‘There Needs to be a Much Stronger Public Outcry Against the Effort of Undermining the Nuclear Deal’

Janine Jackson interviewed Trita Parsi about the Iran Nuclear Deal for the August 3, 2018 episode of CounterSpin. This is a lightly edited transcript.


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Janine Jackson: August 5 marks the anniversary of the Gulf of Tonkin incident, when journalists reported official claims about an unprovoked attack by North Vietnam on American destroyers as absolute truths, ignoring countervailing evidence and opening the floodgates for the bloody escalation of the war, and the deaths of millions of Southeast Asians and over 50,000 Americans. The Johnson administration was able to use media, and their credulity when it comes to official enemies, to put through a plan they intended anyway.

Donald Trump is not obscuring—successfully—that he wants what is blithely referred to as “regime change” in Iran. And media aren’t really hiding that drive either. But is that the same thing as challenging it, or interrogating the premises the White House is lining up—the talk of Iran’s maligned behavior, support for terrorists, pursuit of nuclear weapons, its mistreatment of its own people, and all of that?

Joining us now to talk about how to get off what feels like a path to war with Iran is Trita Parsi, founder and former president of the National Iranian American Council and author of, most recently, Losing an Enemy: Obama, Iran and the Triumph of Diplomacy. He joins us now by phone from Washington, DC. Welcome to CounterSpin, Trita Parsi.

Trita Parsi: Thank you so much.

JJ: Well today’s reports have it that Donald Trump says he is willing to meet with Iran’s leadership, without preconditions, whenever they want. That’s a week after tweet-threatening Iran’s president Hassan Rouhani with “consequences the likes of which few throughout history have ever suffered before.”

CNN called Trump’s recent statement “an abrupt shift in tone.” That misses the fact that abrupt shifts in tone are Trump’s tone. But they also called the offer of a meeting an “olive branch.” How appropriate a depiction is that, to your mind, of the present moment?

TP: I think it would be quite inaccurate to call it an “olive branch.” At the end of the day, even if one were to accept it to be a genuine offer—and I think that’s a question mark in and of itself—just the offer of having conversations while the actual policy is to escalate tensions, is to escalate economic pressure, is hardly an olive branch. An olive branch should at least bring forward some element of substance, and there was no such thing in anything that Trump has put on the table thus far.

JJ: Well because Trump is Trump, there’s room to say, “Maybe he doesn’t really mean it in Iran; maybe it’s a shiny object.” What are the indicators that this administration truly intends, if not war, the sort of capitulation that is the goal of war?

Azadi Tower, Tehran (cc photo: Gilbert Sopakuwa)

Azadi Tower, Tehran (cc photo: Gilbert Sopakuwa)

TP: Well I think the problem is that this administration is not pursuing one foreign policy; it’s pursuing five or six simultaneous foreign policies. So I think there is enough that are out there to be able to say that, “You know what? Perhaps Trump actually is serious.”

He would at least like to have a deal with the Iranians. The idea of him having his name on the deal, and the idea of him being able to say that it was a better deal than that of the previous administration, certainly is attractive to him. But is that consistent with the approach that is being pursued by John Bolton and by Pompeo, etc.? And the many actual things that are taking place right now, in the manner in which the Trump administration is really undermining the Iranian economy. Reuters have reported that US officials have said that their objective is to foment unrest in Iran and we are seeing unrest in Iran.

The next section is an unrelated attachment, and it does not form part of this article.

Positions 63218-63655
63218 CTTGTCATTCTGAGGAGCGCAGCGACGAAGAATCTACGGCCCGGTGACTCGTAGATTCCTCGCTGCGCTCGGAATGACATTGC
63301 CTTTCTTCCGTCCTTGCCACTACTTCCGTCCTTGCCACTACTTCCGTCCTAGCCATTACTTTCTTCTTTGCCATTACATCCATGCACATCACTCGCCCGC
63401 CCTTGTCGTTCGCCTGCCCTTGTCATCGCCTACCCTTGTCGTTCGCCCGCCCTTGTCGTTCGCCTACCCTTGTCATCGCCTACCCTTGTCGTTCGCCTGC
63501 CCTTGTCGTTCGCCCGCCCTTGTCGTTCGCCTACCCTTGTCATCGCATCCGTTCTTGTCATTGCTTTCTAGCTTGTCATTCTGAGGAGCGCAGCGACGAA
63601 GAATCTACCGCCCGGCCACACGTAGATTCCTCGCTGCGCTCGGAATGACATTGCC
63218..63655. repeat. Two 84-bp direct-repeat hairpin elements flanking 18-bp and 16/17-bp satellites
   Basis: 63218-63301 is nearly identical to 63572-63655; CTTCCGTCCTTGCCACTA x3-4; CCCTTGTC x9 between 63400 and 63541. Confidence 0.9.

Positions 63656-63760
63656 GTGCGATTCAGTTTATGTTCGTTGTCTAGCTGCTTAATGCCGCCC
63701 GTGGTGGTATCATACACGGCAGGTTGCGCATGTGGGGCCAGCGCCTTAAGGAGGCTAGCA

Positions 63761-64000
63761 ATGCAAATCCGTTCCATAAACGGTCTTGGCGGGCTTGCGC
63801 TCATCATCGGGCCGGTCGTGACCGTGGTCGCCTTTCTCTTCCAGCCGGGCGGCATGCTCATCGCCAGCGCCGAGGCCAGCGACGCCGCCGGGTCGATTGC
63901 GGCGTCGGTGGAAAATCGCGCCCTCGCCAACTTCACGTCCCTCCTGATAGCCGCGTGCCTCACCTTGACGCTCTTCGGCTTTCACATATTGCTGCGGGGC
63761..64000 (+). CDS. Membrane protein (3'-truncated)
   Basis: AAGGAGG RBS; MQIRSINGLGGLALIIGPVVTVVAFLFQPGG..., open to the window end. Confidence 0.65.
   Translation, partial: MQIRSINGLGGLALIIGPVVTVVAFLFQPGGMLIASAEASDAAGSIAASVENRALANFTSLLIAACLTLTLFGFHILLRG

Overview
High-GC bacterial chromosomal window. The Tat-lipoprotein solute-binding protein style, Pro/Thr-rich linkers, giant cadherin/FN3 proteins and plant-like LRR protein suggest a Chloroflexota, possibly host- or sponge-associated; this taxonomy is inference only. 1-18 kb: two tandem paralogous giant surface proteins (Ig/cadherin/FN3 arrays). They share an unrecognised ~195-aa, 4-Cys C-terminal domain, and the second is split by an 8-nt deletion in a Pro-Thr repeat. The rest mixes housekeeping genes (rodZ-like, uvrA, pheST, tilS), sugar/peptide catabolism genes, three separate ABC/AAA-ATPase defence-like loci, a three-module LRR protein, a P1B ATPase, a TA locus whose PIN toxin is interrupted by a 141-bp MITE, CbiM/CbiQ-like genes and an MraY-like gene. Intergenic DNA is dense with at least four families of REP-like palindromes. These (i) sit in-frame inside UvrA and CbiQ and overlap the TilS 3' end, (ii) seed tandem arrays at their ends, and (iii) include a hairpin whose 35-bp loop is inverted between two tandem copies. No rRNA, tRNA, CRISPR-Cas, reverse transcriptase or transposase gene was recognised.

So mindful of the fact that this is an administration that has several simultaneous foreign policies, it makes it very difficult to be able to determine which one is the one that actually counts.

JJ: Right, right. Well every time I hear that Trump or the United States are deeply concerned, or primarily concerned, with Iran’s mistreatment of its own people, I sort of can’t believe it’s being reported without a laugh track. But you just talked about actual effects inside Iran, even if it sounds like it’s just rhetoric, or it’s just saber-rattling, there are actions here and they’re having an effect inside Iran. What have been some of the effects within Iran of Trump’s words and actions?

TP: Well even from the very moment he came into office, he has been undermining the nuclear deal and creating so much uncertainty as to whether it would survive or not, that even before he actually pulled out of the deal, he was in violation of the deal, and he was making sure that European and other businesses were either not going into the market, or starting to get of the Iranian market. And part of the reason why this is important is because a big part of the nuclear deal was that the Iranians would agree to the restrictions to their nuclear program in return for sanctions relief. Trump was undermining and sabotaging the sanctions relief. In fact, the uncertainty that he injected into the atmosphere was, in and of itself, a de facto sanction. And that has contributed—it’s not the sole cause, but it certainly has been a major cause—as to why the Iranian economy is doing as badly as it is right now. There is very likely some form of currency manipulation taking place as well, that is causing the Iranian currency to drop at a very fast pace right now. And these are all part of the policy of pressuring the Iranians in the hope that they will capitulate.

I doubt that they will. I don’t see panic in the Iranian government at this point, although the people are really, really suffering from the combination of Trump’s sanctions, the sabotage of the nuclear deal, the Iranian government’s own mismanagement and corruption in the economy as well as the political repression that has taken place there.